Meet The Spinning Sisters & Founders of CruCycle Singapore | Bebe & Valerie Ding

Author: Coco Marett

Inspired by LA's fitness scene, Singaporean sisters Bebe and Valerie Ding decided to put their own spin on things (see what we did there?) back home and open CruCycle, Singapore's very first cycling studio. Much like a spin class, opening CruCycle has been one hell of a ride with plenty of ups and downs and its fair share of those "how do I keep going?" moments. But it's clear there's no stopping these two, and we're loving the Cru.

How did the idea for CruCycle came about?
Bebe: We used to live in LA, where people are crazy about fitness. There were so many fitness classes we would go all the time, and we wanted to bring something back to Singapore where, at the time, fitness wasn’t a big part of the lifestyle.

What did you love about spinning so much, that you were inspired to open your own studio?
Bebe: We really enjoyed the music aspect of it. It’s the experience; you’re in a dark room spinning to music you would hear on a night out with your friends. We felt Singapore lacked something cool that fuses music, working out and this great energetic vibe all in one.

Valerie: In the beginning, because spin was so new to Singapore, a lot of girls had this misconception that spinning made your thighs bigger. Because of that, a lot of girls were so scared to try, but that couldn’t be further from the truth – a lot of models spin because it’s great for keeping your legs toned and slim.

Tell us about the CruCycle mantra – “ride with the pack”…
Bebe: We based the concept of the CruCycle brand on a wolf pack. We wanted to create a community where people come in, put in as much energy as each other and ultimately become stronger together.

Valerie: In spin class, everybody rides with the pack; you feed off each other’s energy, including the instructors. It’s important for the teacher to be explosive, to be the alpha, so people can follow.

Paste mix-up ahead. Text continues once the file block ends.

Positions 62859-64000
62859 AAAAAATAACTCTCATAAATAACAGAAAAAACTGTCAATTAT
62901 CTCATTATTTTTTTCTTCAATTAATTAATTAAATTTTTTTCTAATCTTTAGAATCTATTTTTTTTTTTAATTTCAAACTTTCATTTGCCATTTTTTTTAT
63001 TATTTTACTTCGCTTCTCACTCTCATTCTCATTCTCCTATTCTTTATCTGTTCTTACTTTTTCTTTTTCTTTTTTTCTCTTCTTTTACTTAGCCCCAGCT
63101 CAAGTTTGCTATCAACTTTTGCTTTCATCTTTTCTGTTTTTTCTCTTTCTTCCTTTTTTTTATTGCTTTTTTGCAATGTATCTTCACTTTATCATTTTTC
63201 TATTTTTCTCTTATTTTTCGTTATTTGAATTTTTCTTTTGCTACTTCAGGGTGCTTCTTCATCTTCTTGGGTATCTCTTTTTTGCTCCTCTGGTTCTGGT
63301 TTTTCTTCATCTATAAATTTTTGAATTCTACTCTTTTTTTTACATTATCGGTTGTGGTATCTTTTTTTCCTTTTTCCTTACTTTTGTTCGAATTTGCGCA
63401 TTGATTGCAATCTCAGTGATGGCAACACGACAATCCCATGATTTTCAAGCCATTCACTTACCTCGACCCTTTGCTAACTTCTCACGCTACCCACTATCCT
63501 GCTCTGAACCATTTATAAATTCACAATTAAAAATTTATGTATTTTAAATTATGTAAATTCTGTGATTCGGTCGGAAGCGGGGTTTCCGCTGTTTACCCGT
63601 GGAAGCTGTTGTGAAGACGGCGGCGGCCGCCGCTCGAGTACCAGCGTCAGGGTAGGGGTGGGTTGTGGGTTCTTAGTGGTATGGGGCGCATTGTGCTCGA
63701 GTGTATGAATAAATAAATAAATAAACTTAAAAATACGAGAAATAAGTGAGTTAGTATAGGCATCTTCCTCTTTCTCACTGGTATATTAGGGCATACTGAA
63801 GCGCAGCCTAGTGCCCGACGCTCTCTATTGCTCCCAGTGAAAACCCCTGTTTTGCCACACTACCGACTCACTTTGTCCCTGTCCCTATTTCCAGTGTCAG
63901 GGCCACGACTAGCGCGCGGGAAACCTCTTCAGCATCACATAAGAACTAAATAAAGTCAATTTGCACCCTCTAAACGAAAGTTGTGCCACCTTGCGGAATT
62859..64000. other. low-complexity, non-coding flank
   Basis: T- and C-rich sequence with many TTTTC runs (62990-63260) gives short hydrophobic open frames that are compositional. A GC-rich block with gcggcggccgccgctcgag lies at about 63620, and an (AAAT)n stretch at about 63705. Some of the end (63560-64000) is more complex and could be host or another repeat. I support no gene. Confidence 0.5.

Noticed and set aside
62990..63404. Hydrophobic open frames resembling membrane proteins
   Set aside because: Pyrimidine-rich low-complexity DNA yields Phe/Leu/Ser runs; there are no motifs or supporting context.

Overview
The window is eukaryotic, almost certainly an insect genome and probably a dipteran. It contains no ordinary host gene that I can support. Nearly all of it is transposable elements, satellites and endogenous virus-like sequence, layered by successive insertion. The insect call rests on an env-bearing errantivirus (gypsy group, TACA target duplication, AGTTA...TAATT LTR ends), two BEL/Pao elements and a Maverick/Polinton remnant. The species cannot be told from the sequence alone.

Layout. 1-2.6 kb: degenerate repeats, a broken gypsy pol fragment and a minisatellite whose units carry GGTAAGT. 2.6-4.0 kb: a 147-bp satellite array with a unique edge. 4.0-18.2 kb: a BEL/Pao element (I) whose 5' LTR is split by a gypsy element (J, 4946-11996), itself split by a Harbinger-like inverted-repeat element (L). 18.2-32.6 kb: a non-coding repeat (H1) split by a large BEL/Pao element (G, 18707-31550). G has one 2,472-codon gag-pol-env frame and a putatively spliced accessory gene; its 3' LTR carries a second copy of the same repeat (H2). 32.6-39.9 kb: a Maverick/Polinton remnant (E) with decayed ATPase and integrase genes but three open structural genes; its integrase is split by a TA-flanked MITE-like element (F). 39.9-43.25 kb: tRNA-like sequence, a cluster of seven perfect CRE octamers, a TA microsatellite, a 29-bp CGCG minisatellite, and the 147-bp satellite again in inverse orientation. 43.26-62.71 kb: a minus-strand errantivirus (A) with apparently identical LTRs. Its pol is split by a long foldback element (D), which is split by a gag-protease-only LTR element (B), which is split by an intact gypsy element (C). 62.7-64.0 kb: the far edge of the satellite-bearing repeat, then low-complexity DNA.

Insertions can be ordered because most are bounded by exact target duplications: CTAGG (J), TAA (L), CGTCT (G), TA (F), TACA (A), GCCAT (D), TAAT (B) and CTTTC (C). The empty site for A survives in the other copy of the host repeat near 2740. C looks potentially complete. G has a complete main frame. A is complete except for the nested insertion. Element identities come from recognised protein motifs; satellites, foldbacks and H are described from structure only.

“Try to be knowledgeable in every aspect of the company so that you’re not completely f*cked if someone you’ve depended on doesn’t show!”

What was the biggest challenge in opening CruCycle and what did you learn from it?
Valerie: In the beginning there was a lot of back and forth – a lot of “do we open or no?” We weren’t fitness instructors; we didn’t do anything to do with fitness. I was doing real estate. It was a lot of convincing the family – and convincing ourselves – that this is something that was going to work. I think if you believe in your idea, and you’re able to convince others how great whatever you’re doing is, you’re good.

Bebe: It was hard for us to find instructors who fit the standard we wanted. That’s how my brother and I became instructors. I was always into fitness but I didn’t want to be an instructor because it’s a very outward job, and I’m the type of person who prefers to be on the sidelines. It was hard going from someone who doesn’t like talking in big groups to teaching big groups, but I love it now.

And what has been the most rewarding?
Bebe: I think the definition of Cru, why we chose that name, is because it defines an organic growth. We have all grown spiritually, mentally and physically through this experience. I’ve grown not just as an instructor, but I’m stronger and I have a more positive outlook on everything.

What advice do you have for other female entrepreneurs?
Bebe: To be an entrepreneur is to be a masochist who finds thrill in taking risks and working hard. Expect to work 16, sometimes 18 hour days, or having to skip vacations and social events. Try to be knowledgeable in every aspect of the company so that you’re not completely f*cked if someone you've depended on doesn’t show! Example: I’ve had to clean the studio in between classes because the cleaner didn’t show.

Valerie: Everyone says this all the time, but you really can do anything you put your mind to. If you put in enough effort and believe in what you’re doing, you’ll be able to create what you dream of creating. No matter what hardships there are, if you really believe in what you do and push forward and persevere, it will take shape.

What are some pros and cons of working with your sister?
Bebe: Because we have the same upbringing and same life experiences, our vision and end goal is aligned and we know exactly what we’re working towards. If you’re working with a business partner you have no prior connection to, the end vision can go separate ways. Plus, we’re comfortable with being completely honest with each other.

What’s next for you guys and CruCycle?
Valerie: Duxton, where CruCycle is, used to be full of old Chinese pubs and sleazy bars, which they’ve really cleaned up. Along with CruCycle, I’ve opened a coffee shop and I’m working on opening a salad bar soon. The idea is to put everything on the street that CruCycle is on, and bring all these healthy outlets to attract a fun, fresh, healthy lifestyle. It’s such a cute area; it has the potential to be an area like Brentwood in LA.

Photos by: Mellowedhigh

Loading ...

End of content

No more pages to load